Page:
Pacquiao vs Marquez: Juan Manuel Marquez's Crafty Footwork Trips Up Pacquiao (Video)

A new little wrinkle from Saturday's Pacquaio vs Marquez fight started circulating around the internet last night, and was posted to the Bad Left Hook Facebook page (by the way, if you don't "like" us on Facebook, go do that). I found it interesting, but not because I'm outraged by the discovery. It's just an extra note.

Did Marquez step on Manny Pacquiao's feet to gain an advantage in the fight? Here's the snapshot compilation from our Facebook page:


After the jump, a video and more.

Real quick: Unless you like to laugh, turn the sound off. It's so dramatic.

Now here's the first thing: This happens all the time when southpaws and orthodox fighters square off. Folks who watch a lot of boxing know that for sure. The people who are having a fit over this strike me as the sort of people who are dying for some big excuse, for some reason to say Marquez cheated.

But this happens. All. The. Time.

Now, that said, did Marquez do it on purpose? Maybe. If he did, it certainly wouldn't be any surprise, nor do I think it's something that a 16-year veteran fighter shouldn't know how to handle. And it's certainly something Freddie Roach, a terrific veteran trainer, should have pointed out if he noticed it and felt Marquez was stomping Manny's feet on purpose or gaining some great advantage from it. But that's not the case. It's just something that happens.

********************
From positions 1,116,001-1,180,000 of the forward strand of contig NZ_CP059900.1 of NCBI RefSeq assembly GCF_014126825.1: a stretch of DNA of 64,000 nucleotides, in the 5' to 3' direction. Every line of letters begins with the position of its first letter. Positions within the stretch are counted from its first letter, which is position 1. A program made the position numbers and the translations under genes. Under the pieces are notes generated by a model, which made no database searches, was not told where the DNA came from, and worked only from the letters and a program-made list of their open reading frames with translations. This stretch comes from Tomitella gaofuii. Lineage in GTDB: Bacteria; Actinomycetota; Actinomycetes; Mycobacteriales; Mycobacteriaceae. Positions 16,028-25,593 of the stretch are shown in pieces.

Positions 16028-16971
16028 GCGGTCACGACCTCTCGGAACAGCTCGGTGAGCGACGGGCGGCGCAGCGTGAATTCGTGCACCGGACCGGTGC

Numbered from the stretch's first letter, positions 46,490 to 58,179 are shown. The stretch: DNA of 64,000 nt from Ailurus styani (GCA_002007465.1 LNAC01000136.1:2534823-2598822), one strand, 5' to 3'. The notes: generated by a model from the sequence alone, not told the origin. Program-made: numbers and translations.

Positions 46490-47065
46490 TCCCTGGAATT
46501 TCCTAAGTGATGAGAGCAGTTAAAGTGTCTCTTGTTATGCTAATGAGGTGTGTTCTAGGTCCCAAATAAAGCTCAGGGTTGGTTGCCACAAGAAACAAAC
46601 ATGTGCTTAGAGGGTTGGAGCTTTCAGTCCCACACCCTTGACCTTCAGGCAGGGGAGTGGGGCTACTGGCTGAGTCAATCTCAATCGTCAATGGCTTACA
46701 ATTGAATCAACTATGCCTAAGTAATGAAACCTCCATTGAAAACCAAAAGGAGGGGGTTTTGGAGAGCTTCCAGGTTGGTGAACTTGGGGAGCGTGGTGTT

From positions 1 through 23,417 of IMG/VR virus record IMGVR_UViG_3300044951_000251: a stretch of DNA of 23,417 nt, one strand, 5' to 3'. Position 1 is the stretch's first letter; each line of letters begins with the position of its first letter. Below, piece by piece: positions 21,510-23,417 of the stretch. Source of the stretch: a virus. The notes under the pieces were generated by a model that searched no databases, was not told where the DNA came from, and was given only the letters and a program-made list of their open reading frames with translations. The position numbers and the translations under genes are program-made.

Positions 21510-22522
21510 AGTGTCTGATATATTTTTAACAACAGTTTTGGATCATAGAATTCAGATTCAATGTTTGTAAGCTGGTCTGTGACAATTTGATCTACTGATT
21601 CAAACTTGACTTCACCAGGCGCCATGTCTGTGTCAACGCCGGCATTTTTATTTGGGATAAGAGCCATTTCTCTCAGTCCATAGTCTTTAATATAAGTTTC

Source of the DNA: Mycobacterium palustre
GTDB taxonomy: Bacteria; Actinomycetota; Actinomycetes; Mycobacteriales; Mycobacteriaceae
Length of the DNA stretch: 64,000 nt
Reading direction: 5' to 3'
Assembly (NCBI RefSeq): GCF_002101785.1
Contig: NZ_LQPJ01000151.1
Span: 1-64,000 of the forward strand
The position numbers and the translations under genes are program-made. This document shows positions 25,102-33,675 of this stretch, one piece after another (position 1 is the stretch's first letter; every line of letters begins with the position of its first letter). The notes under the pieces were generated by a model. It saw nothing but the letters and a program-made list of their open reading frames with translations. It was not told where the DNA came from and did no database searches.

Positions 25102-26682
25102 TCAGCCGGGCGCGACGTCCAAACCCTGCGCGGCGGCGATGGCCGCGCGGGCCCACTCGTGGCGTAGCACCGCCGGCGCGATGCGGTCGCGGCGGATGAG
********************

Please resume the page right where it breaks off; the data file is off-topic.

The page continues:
In a really great breakdown of Marquez's technical superiority, Lee Payton wrote this yesterday:

With their experience, Nacho Beristain and his fighter noticed that you can keep the Filipino's devastating left hand in its holster much of the time simply by stepping in the opposite direction. The old technician brilliantly maneuvered his back foot clockwise all night, which kept him out of position to taste Manny's best punch. By turning to his left steadily, he made Pacquiao adjust his own feet constantly in search of a better angle to land a bomb.

Using superior footwork he was able to take Manny's best punch away from him for much of the fight, and since he wasn't standing straight up, or still, there was no danger of being overwhelmed by a storm. In the corner, Team Pacquiao were telling their man to cut the ring off by moving to his own right, which would disrupt what Marquez was trying to do, but instead he fell into the trap by following the matador in a circle. He helped Marquez take his best weapon out of the picture, for the most part. Without a clear home for his best punch Pacquiao was brought down to an activity level that is easier to handle.

You can freeze-frame this very common occurrence all you want, but it's been three fights, and Juan Manuel Marquez has Manny's number every time out. And the other point that has to be made here: This doesn't help Marquez as much as you might think. He doesn't get proper leverage without the ability to push off, and stepping on top of Manny's foot isn't exactly helping Marquez's balance either. It's not like stepping forward onto the flat surface of the canvas.

Did Marquez do it on purpose? Hey, maybe he did. But if he did, it's not the reason he did so well in the fight, and frankly isn't one of the top ten reasons.

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